DLC stands for discreet log contract, which is a monetary contract between two parties. The contract is designed to redistribute their funds to each other based on preset conditions without revealing any details of those conditions to the blockchain.

Double Spend

Double-spending is a potential flaw within a digital currency system. This is when a dollar or token may be spent more than once. The token may be duplicated. Centralized authorities have the ability to change ledger entries while a decentralized digital currency requires consensus from other nodes to verify transactions. 

Encryption

Encryption converts or encodes plaintext (what humans can read) into cyphertext. This ensures the privacy of the sent message and is only read by the intended receiving party.

Exchange

A Bitcoin or cryptocurrency exchange is a platform that allows buyers and sellers to exchange coins. The buyer or seller will usually pay a fee to use their services along with a miner fee to withdraw or send funds to the exchange.

Fiat

Fiat is government issued money that is accepted as a form of payment for a product, good, or service. The circulating supply, creation, and destruction of fiat currencies are controlled by government and/or centralized private entities

FOMO

FOMO stands for fear of missing out. This term is used when someone feels like they are missing out on an enjoyable social event or when the price of Bitcoin increases and a person only buys Bitcoin as a speculative bet.

FUD

FUD stands for fear, uncertainty, and doubt. This acronym is used when Bitcoiners witness mainstream outlets or people claiming false or unverified claims against the bullish case for Bitcoin.

Halving

This event cuts Bitcoin’s block reward in half for every 210,000 blocks that are mined. Each block takes roughly 10 minutes to mine and 210,000 blocks takes roughly 4 years. When Bitcoin was created in 2009, a block reward was 50 BTC. After the 2020 halving, the block reward is 6.25 BTC.

Hash (txid)

An identification number for a Bitcoin transaction.

Hash Rate

The hash rate is an estimated measurement for how much processing power is being used to maintain the Bitcoin network. This processing power is used as a way to make the network more secure. The higher the hash rate, the higher the security.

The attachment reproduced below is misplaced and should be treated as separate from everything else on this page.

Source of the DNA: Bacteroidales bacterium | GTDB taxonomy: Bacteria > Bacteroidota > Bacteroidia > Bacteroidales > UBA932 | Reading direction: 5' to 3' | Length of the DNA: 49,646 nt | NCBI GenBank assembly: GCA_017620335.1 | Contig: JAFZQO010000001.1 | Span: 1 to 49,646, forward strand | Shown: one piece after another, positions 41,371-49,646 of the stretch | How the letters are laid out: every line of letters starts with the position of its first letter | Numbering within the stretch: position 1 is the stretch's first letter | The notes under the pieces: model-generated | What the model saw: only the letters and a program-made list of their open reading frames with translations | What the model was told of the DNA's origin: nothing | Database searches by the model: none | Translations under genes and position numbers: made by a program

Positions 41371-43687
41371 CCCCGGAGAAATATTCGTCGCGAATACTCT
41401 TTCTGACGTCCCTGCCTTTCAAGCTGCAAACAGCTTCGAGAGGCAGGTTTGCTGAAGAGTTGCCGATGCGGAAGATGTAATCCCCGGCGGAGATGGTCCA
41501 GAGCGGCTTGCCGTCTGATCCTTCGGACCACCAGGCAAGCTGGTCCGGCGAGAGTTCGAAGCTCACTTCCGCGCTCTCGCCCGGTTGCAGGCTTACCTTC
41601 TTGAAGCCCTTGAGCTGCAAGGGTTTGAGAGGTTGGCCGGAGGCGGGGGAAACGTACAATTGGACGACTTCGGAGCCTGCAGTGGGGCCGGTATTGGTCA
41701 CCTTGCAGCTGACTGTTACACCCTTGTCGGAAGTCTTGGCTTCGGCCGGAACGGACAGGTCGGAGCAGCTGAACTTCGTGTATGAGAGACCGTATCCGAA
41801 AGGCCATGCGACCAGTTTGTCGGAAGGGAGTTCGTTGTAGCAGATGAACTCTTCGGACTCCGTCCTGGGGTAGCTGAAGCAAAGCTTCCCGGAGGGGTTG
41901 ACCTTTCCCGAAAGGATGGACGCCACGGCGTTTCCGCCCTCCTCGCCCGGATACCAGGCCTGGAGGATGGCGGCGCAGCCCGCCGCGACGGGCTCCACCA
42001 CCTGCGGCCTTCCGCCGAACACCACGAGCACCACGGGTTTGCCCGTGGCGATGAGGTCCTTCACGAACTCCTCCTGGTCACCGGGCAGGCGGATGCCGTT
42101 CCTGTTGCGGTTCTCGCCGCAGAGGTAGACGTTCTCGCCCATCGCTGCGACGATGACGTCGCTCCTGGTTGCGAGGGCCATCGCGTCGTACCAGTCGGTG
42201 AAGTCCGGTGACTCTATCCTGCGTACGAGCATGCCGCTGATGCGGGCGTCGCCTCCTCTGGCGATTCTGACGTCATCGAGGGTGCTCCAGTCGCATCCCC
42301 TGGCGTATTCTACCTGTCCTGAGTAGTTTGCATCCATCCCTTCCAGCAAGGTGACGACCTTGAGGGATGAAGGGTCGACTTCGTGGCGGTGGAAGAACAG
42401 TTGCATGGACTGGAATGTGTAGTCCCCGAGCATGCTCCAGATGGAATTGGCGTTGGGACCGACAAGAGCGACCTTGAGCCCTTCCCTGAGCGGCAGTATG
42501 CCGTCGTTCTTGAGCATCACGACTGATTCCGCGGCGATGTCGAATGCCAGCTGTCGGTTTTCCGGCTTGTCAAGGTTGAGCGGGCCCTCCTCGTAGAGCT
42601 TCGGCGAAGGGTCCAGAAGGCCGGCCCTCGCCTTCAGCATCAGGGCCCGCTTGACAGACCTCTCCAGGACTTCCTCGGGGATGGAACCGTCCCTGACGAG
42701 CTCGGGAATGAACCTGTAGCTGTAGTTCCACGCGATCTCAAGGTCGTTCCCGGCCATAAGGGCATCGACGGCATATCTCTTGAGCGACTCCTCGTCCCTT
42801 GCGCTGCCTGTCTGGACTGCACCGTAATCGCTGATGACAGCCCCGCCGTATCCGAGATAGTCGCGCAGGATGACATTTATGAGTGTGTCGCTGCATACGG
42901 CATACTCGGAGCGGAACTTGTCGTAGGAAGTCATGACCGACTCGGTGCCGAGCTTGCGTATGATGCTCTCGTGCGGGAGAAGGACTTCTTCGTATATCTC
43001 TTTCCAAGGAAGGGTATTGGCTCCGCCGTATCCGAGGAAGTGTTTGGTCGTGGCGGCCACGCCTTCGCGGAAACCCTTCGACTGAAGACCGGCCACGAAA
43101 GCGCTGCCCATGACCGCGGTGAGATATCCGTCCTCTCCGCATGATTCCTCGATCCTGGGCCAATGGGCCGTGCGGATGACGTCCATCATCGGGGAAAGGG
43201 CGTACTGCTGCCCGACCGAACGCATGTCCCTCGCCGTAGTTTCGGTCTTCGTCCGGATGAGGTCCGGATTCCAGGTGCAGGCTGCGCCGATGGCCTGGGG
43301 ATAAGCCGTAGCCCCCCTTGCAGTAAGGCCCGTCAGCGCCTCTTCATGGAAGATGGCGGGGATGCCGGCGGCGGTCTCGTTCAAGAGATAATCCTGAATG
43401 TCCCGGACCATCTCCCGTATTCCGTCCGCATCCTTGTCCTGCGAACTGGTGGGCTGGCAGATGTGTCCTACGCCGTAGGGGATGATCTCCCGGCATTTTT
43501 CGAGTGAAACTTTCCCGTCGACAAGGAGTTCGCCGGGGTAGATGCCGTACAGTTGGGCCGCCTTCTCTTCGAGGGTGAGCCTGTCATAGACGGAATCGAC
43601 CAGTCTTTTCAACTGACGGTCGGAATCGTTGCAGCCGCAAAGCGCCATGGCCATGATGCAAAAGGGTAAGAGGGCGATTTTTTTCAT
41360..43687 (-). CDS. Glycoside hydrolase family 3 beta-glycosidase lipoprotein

Hodl

Hodl is a misspelling of the word “Hold”. It is used as a meme within the community to stand for “hold on for dear life”.

Hot Storage or Hot Wallet

Hot storage or a hot wallet is when the private keys for a Bitcoin wallet are connected to the internet. Hot wallets are used when funds need to be moved quickly and will usually hold a small amount of Bitcoin.

Ledger

A ledger refers to the recorded transactions that occur on the Bitcoin network. You may think of the blockchain as the ledger where all transaction records are written down.

Lightning Network

The Lightning Network is a layer built on top of Bitcoin that transact smaller amounts of Bitcoin for instant transactions. On the Bitcoin layer (also known as on-chain), the first confirmation for a transaction takes about 10 minutes and then another five confirmations to secure the transaction adequately. With Lightning, transactions occur as fast as credit card payments.

Mempool

The mempool is where all pending transactions are held until they are confirmed by a miner. You can think of the mempool as a waiting room for transactions waiting to be broadcast to the rest of the network.

Miner

A Bitcoin miner is a computer or specific hardware assigned to solve complex problems. Solving these puzzles requires a lot of computing power and once they are solved, the miner is rewarded with a certain amount of Bitcoin for doing so. The miner’s job also requires the verification of new transactions that must be added to the block they solve. 

Multi-Signature (Multisig)

Multisig is a cold storage solution for securing the private keys to a wallet that holds Bitcoin. This requires two out of three (or three out of five) signatures to execute a transaction on the Bitcoin network.

Mining Difficulty (Difficulty Adjustment)

Mining difficulty is a measurement used to determine the difficulty of mining. This metric adjusts depending on the number of miners that are active on the network at given times.

Mining Pool (Pool)

A mining pool is a group of miners who pool their resources and hash rate (processing power) to mine a block of bitcoin. If the mining pool is successful, the block reward is distributed to all participating miners. This process increases the probability of successfully finding a block.

NgU

NgU is an acronym for the meme: “number go up”. This meme references Bitcoin’s price history and how the price always goes up and never retraces back down to the price it was during the previous 210,000 blocks.